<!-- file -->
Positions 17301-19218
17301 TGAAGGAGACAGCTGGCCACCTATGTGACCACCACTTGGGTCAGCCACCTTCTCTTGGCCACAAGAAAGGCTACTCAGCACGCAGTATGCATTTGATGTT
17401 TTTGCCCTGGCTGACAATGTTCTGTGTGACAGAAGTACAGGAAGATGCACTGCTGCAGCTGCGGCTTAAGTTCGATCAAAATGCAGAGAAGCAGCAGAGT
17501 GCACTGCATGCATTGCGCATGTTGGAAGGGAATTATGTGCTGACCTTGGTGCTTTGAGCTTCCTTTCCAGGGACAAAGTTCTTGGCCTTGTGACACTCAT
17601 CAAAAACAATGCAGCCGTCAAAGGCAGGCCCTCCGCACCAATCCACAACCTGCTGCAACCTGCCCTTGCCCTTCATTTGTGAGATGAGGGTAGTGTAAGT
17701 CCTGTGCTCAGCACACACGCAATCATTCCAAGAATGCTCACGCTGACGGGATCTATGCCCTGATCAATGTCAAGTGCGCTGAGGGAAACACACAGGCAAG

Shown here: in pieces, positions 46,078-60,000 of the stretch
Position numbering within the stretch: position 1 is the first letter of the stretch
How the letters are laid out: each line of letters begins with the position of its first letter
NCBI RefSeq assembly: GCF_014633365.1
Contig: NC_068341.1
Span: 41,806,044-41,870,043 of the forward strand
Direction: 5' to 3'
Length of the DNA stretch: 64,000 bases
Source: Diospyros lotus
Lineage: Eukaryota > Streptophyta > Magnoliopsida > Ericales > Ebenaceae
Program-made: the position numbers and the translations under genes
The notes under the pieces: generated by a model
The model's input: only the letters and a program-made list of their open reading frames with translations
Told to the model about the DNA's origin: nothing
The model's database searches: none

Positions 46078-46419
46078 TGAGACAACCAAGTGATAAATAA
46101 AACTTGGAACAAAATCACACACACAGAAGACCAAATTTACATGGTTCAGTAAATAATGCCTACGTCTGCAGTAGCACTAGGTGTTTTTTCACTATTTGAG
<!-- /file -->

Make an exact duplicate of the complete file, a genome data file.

Positions 17301-19218
17301 TGAAGGAGACAGCTGGCCACCTATGTGACCACCACTTGGGTCAGCCACCTTCTCTTGGCCACAAGAAAGGCTACTCAGCACGCAGTATGCATTTGATGTT
17401 TTTGCCCTGGCTGACAATGTTCTGTGTGACAGAAGTACAGGAAGATGCACTGCTGCAGCTGCGGCTTAAGTTCGATCAAAATGCAGAGAAGCAGCAGAGT
17501 GCACTGCATGCATTGCGCATGTTGGAAGGGAATTATGTGCTGACCTTGGTGCTTTGAGCTTCCTTTCCAGGGACAAAGTTCTTGGCCTTGTGACACTCAT
17601 CAAAAACAATGCAGCCGTCAAAGGCAGGCCCTCCGCACCAATCCACAACCTGCTGCAACCTGCCCTTGCCCTTCATTTGTGAGATGAGGGTAGTGTAAGT
17701 CCTGTGCTCAGCACACACGCAATCATTCCAAGAATGCTCACGCTGACGGGATCTATGCCCTGATCAATGTCAAGTGCGCTGAGGGAAACACACAGGCAAG

Shown here: in pieces, positions 46,078-60,000 of the stretch
Position numbering within the stretch: position 1 is the first letter of the stretch
How the letters are laid out: each line of letters begins with the position of its first letter
NCBI RefSeq assembly: GCF_014633365.1
Contig: NC_068341.1
Span: 41,806,044-41,870,043 of the forward strand
Direction: 5' to 3'
Length of the DNA stretch: 64,000 bases
Source: Diospyros lotus
Lineage: Eukaryota > Streptophyta > Magnoliopsida > Ericales > Ebenaceae
Program-made: the position numbers and the translations under genes
The notes under the pieces: generated by a model
The model's input: only the letters and a program-made list of their open reading frames with translations
Told to the model about the DNA's origin: nothing
The model's database searches: none

Positions 46078-46419
46078 TGAGACAACCAAGTGATAAATAA
46101 AACTTGGAACAAAATCACACACACAGAAGACCAAATTTACATGGTTCAGTAAATAATGCCTACGTCTGCAGTAGCACTAGGTGTTTTTTCACTATTTGAG